I am aware of how in theory these two are different, that the triplet are three notes with same length and the dotted-quaver/dotted-quaver/quaver have the third notes slightly shorter in tempo. But I want to know in terms of sound and composing, what would led you choose one over the other?
The following are the exact same rhythms you posted, but each one is divided into smaller values and they are placed on top of each other to make the comparison easier.
As you can easily see, the two notes you said don't fall at the same beat. They are slightly off.
This is because in the case of the triplets, you divide the beat by 3 (and play the first and third note), whereas in the case of the dotted eighth, you divide the beat by 4 (and play the first and fourth note). The difference isn't that big, and an amateur player might not be able to hear/play it, but it is there and it is important.
Now as far as which one to choose, it would be totally up to the composer. If played correctly, they have a different feeling and the choice depends on what the composer wants to do. For me, the triplets have a more laid back feeling and the dotted eighth has a more sharp feeling. It would also depend on how the rest of the piece (or part of the piece) goes. It's quite common to have a part of the piece that has triplets all the time, so the composer would add the dotted eighth to create a small difference in this specific passage, or vice versa, when a piece has a lot of sixteenth notes, adding quarter triplets might feel like the piece is "slowing down". I, personally, love this "slowing down" effect and use quite often.
Beyond the obvious - the two rhythms are different - it helps to have some context on the history and use of the second rhythm.
The second rhythm is often known as the tresillo and is historically popular in Latin American (particularly Cuban) music. It is however African in origin, having been bought to the Americas by slaves.
More recently the tresillo has been used extensively in reggaeton, from which it has spread further into Western pop music. The most famous/successful recent example of it's use is in Despacito by Daddy Yankee and Luis Fonsi.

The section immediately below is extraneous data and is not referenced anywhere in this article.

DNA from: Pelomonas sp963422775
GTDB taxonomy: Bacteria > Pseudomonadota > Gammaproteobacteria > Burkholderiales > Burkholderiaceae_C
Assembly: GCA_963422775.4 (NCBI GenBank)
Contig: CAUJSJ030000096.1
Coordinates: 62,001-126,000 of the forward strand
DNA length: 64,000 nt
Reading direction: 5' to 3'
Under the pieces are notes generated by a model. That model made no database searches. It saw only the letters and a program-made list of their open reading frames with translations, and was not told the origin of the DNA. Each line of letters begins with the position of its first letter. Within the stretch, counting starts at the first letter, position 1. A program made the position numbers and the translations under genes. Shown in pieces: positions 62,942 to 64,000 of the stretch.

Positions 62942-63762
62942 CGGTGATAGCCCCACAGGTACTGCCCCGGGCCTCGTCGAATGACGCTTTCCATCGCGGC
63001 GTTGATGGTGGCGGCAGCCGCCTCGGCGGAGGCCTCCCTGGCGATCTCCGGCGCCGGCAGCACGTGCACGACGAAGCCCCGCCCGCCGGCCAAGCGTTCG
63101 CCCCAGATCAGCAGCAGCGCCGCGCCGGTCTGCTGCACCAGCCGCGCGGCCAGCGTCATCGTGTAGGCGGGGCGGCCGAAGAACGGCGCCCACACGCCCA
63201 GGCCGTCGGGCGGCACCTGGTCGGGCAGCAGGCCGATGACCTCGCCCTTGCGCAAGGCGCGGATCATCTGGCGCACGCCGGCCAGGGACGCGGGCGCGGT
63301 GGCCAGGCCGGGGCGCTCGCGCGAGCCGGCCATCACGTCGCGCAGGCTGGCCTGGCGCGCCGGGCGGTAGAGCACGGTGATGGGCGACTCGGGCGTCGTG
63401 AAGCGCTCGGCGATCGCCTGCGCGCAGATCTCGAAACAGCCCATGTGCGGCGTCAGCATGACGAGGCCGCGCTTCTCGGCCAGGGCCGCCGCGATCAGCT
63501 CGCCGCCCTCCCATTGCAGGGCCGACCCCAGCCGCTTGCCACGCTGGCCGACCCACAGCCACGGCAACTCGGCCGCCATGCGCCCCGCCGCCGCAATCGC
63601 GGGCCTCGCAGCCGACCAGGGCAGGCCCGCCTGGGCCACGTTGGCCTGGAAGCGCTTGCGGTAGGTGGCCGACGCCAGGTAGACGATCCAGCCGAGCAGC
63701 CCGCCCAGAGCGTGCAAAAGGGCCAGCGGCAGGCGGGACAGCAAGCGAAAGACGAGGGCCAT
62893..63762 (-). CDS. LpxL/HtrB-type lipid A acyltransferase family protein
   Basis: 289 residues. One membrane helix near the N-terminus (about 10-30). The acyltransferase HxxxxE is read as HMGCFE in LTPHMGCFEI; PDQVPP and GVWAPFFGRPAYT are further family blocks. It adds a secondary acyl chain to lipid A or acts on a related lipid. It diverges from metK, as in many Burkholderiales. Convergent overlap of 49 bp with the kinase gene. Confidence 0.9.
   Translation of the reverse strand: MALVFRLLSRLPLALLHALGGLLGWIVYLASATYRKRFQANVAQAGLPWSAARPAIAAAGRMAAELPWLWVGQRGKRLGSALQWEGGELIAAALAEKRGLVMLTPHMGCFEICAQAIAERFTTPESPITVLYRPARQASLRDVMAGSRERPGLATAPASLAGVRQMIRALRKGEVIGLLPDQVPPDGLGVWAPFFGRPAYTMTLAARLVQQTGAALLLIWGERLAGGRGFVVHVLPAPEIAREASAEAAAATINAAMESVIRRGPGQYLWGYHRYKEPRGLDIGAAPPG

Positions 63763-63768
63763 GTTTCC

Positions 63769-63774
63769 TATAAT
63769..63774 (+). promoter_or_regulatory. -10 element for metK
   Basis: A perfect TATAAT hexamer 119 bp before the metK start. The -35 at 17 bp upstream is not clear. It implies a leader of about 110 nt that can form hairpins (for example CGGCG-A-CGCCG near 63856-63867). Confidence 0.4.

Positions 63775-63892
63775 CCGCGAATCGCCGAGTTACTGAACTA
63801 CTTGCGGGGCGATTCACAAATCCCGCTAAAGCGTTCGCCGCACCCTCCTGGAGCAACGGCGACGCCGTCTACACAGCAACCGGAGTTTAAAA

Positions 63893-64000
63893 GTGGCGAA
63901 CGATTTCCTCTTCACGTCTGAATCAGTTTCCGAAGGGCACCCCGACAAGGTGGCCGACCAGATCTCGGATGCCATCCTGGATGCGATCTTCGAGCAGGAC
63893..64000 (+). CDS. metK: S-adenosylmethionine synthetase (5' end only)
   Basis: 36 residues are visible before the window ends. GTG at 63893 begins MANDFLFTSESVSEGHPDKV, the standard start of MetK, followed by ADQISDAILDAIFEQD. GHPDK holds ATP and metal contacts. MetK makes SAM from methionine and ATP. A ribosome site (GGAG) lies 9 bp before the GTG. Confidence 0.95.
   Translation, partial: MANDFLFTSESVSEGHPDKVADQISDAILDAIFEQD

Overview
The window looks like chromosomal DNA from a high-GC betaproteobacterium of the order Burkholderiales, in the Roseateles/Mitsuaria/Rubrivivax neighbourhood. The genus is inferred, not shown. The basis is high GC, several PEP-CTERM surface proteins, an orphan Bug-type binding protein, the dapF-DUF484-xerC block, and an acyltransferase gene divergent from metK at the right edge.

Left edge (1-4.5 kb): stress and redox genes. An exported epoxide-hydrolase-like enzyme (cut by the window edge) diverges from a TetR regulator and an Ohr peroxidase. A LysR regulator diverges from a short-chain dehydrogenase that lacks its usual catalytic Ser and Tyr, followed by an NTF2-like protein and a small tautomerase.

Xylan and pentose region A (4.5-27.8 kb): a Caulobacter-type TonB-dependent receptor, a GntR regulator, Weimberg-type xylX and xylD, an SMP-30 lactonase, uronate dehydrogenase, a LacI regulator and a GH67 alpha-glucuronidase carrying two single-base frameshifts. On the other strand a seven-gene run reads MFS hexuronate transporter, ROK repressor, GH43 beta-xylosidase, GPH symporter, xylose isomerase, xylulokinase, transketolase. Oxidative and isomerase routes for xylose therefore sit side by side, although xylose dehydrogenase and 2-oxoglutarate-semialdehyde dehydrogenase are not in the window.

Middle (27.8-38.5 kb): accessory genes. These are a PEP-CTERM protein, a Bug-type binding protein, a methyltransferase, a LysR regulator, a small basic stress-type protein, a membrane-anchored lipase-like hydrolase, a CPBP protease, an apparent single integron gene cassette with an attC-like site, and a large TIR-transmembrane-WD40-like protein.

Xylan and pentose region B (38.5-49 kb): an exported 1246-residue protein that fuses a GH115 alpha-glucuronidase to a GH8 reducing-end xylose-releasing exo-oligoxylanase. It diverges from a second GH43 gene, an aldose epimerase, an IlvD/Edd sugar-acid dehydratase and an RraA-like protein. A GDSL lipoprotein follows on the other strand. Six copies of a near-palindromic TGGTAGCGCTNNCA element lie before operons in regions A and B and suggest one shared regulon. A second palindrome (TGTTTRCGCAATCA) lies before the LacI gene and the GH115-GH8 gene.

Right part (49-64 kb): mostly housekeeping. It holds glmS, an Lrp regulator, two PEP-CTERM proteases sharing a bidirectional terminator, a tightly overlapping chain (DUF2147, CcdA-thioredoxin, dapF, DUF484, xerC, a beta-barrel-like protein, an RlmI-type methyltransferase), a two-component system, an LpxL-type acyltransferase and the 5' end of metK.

There's a nice video discussing it (with many more examples) here:
I don't know why we're getting such complicated answers/comments to this simple question. The triplet is a smooth rhythm with three equal notes. The other is a more jerky, syncopated rhythm. They're not just different 'in theory'. They're similar but different, period. Like apples and oranges are both round fruits, but they're DIFFERENT round fruits. Write the one you want to hear.
(As mentioned in other answers) the triplet sounds like a smooth 3-beat bar; because it's written as a triplet (rather than as a 3/4 measure with a slightly slower tempo), this structure is useful as a contrast to a piece written in 4/4 with a 4-beat bar (or 2-2 with a 2-beat bar.)
The other measure sounds more like a 3+3+2 additive measure than a division of 4 or 8 beats into 2 or 4 (or 3 in the question). This structure is often set against a 4-beat measure in an interlocking manner (but different from a 4 against 3 sound.) This structure is extremely common in tango music and is used in cha-cha-chas and rumbas also (and in American style bolero music.) Division of 8 beats (or half-beats) into 3+3+2 against a 4/4 background works well even over long time spans (like a minute or so.) The combination of 4/4 (four quarter notes) vs 3+3+2 (two dotted quarters +quarter) can be set nicely against a clave rhythm (either son or rumba clave). The interlocking accents add just enough syncopation to keep rhythmic interest for several minutes. Of course, different instruments can trade off playing a given rhythm.
The difference is: they are not the same at all, like you say in the triplets the length values are equal while the dotted example the 2 first notes are longer than the third!
When apply the different notations?
In my ear I hear two different stiles:
The triplets I’d use to indicate for a legato or tenuto interpretation, extending to rubato in a slower section.
the dotted version is applied in a faster, rhythmic, accentuated and rather staccato passage (especially the last beat which is somewhat shorter than the 2 precedent.
(e.g. 1 = Jazz, 2 = Rock)
There are other pieces like a March or a Scherzo where the triplets are also staccato - and not smooth.